Our best neighbour’s moved. Far away. Now we actually have to make appointments to see each other! Today was one such get together; we decided that it would be really a lot of fun to do a cookery class together at Jamie Oliver’s Cookery School. It really was a lot of fun!
We booked the tickets months ago and in the run-up to today I’ve tried to make quite a few pasta dishes from scratch this week… (Links to my first gnocchi attempt and throw-together lasagna will follow in the coming weeks, promise!) It is much harder and more time-consuming than it looks, let me tell you!
Before we went I just had to paint my nails with an Italian theme (post to follow on Wednesday) to reflect my excitement for the evening’s shenanigans.
Upon our arrival we were greeted by Dimo (our chef teacher for the evening) and offered a glass of Prosecco.
We were each given a very snazzy apron to wear for the occasion before we washed our hands and gathered around the work bench for our first demonstration. Dimo showed us exactly how to make the perfect pasta dough, before passing it around so we could feel what the consistency should be like when the time come for us to make our own.
Everything was already laid out neatly. The ingredients have been measured out and the utensils ready to rock and roll.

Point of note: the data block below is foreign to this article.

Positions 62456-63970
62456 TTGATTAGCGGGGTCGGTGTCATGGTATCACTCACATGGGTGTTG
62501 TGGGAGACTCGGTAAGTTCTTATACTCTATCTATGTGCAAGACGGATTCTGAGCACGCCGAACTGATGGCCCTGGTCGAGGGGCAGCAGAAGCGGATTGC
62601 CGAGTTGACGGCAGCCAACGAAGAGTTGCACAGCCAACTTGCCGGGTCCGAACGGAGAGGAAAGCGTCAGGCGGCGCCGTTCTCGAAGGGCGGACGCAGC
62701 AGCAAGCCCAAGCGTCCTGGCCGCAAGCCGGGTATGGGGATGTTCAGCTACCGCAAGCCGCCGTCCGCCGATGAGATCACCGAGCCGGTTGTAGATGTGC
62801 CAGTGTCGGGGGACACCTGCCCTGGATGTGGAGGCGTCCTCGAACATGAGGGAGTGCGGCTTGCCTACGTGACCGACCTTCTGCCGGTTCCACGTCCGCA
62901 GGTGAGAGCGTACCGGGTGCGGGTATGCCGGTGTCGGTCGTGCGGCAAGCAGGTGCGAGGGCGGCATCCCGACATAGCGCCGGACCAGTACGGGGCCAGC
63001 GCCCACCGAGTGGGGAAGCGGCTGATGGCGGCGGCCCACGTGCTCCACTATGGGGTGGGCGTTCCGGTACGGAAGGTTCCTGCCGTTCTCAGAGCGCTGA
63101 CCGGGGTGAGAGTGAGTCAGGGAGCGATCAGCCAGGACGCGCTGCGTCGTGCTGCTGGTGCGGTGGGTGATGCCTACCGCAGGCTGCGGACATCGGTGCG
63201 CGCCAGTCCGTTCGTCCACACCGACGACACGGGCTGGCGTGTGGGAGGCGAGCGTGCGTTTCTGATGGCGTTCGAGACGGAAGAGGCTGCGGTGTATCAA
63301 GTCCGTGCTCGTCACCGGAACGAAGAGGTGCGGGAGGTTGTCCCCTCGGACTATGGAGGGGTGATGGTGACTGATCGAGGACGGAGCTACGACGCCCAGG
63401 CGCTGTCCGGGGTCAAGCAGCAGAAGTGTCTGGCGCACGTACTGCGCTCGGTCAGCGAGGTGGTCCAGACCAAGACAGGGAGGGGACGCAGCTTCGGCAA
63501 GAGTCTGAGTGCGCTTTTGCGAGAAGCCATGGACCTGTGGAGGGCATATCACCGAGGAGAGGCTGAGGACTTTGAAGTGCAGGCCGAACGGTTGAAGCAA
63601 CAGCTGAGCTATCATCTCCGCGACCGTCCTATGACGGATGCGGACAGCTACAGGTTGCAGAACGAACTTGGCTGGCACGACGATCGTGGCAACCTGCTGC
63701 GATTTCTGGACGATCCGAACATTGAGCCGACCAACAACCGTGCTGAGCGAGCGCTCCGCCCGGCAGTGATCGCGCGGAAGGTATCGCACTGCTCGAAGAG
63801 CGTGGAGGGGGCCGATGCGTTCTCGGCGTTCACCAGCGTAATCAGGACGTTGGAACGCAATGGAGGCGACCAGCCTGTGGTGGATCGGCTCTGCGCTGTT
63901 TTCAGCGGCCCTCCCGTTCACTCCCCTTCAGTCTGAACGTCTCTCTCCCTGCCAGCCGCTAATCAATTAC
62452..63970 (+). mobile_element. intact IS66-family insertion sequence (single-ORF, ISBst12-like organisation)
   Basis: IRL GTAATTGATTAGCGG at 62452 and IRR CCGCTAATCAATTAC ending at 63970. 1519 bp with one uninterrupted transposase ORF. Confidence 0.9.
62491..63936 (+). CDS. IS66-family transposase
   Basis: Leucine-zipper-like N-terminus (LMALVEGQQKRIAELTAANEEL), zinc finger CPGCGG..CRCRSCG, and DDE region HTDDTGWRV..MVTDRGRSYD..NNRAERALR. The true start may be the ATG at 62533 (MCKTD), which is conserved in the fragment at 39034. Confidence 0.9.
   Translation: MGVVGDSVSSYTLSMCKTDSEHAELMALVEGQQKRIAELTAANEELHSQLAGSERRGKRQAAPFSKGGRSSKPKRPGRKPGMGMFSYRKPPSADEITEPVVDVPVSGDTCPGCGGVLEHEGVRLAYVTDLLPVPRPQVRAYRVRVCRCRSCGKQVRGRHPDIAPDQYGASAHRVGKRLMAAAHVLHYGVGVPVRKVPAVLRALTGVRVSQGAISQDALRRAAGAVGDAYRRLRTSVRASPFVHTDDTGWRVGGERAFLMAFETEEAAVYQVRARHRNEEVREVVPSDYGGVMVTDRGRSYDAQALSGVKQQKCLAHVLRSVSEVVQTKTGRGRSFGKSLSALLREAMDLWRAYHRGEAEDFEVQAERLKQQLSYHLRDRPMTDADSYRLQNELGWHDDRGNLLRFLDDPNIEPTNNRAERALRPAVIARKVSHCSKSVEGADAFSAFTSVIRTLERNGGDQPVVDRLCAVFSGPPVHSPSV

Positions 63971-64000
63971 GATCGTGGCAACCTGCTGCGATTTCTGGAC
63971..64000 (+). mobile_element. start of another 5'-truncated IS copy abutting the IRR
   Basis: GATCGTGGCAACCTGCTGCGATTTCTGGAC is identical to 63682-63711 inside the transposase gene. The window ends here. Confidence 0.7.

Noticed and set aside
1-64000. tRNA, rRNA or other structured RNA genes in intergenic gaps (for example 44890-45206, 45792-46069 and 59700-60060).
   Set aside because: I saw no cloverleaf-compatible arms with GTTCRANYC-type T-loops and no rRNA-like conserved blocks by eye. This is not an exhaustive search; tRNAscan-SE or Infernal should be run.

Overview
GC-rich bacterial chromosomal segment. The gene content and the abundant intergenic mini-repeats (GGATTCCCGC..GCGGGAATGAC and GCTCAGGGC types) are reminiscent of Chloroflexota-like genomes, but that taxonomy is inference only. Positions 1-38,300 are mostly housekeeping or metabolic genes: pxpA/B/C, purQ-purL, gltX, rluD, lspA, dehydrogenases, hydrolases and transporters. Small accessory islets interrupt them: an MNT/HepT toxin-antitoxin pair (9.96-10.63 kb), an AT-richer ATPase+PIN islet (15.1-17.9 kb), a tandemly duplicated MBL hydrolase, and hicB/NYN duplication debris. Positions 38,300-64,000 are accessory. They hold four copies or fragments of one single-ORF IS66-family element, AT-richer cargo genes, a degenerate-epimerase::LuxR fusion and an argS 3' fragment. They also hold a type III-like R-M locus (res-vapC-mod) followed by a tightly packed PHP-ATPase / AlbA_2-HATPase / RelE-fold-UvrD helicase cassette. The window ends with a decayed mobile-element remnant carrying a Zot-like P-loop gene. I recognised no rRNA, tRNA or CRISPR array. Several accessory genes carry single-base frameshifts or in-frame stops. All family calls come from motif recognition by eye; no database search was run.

As I’m stretching and kneading my dough, I got way too excited and completely knocked over my (full minus one sip) glass of Prosecco! Glass splattered everywhere (sorry Jamie!) and the poor staff scrambled to clear up my mess. I felt like a right idiot.
Once the dough was kneaded and resting, Dimo showed us how to make ravioli, tortellini and farfalle (yes, the bow ties!) with a pea, broad bean and ricotta filling. So easy, yet very difficult as the dough dried very quickly. I don’t think I would ever be able to work in a professional kitchen as I was one of the last people to actually finish my shapes.
Once our pasta was filled and shaped and sealed we joined Dimo once more to show us how to actually cook the pasta and finish it off to turn an ordinary peasant’s dish into a bowl fit for a queen. The rich butter glided over the smooth pasta pillows until it was enrobed in a delicious silky sheen. The sage and black pepper subtly gave the pasta a gorgeously gourmet flavour without making it taste soapy (as sage tend to do).
Once we plated up, we queued for our share in a grating of 36-month aged Grana Padano and balsamic dressed rocket salad. Time to tuck in. The sauce was silky. The pasta was smooth. The whole dish was richly delicious. Just a shame there wasn’t a second helping!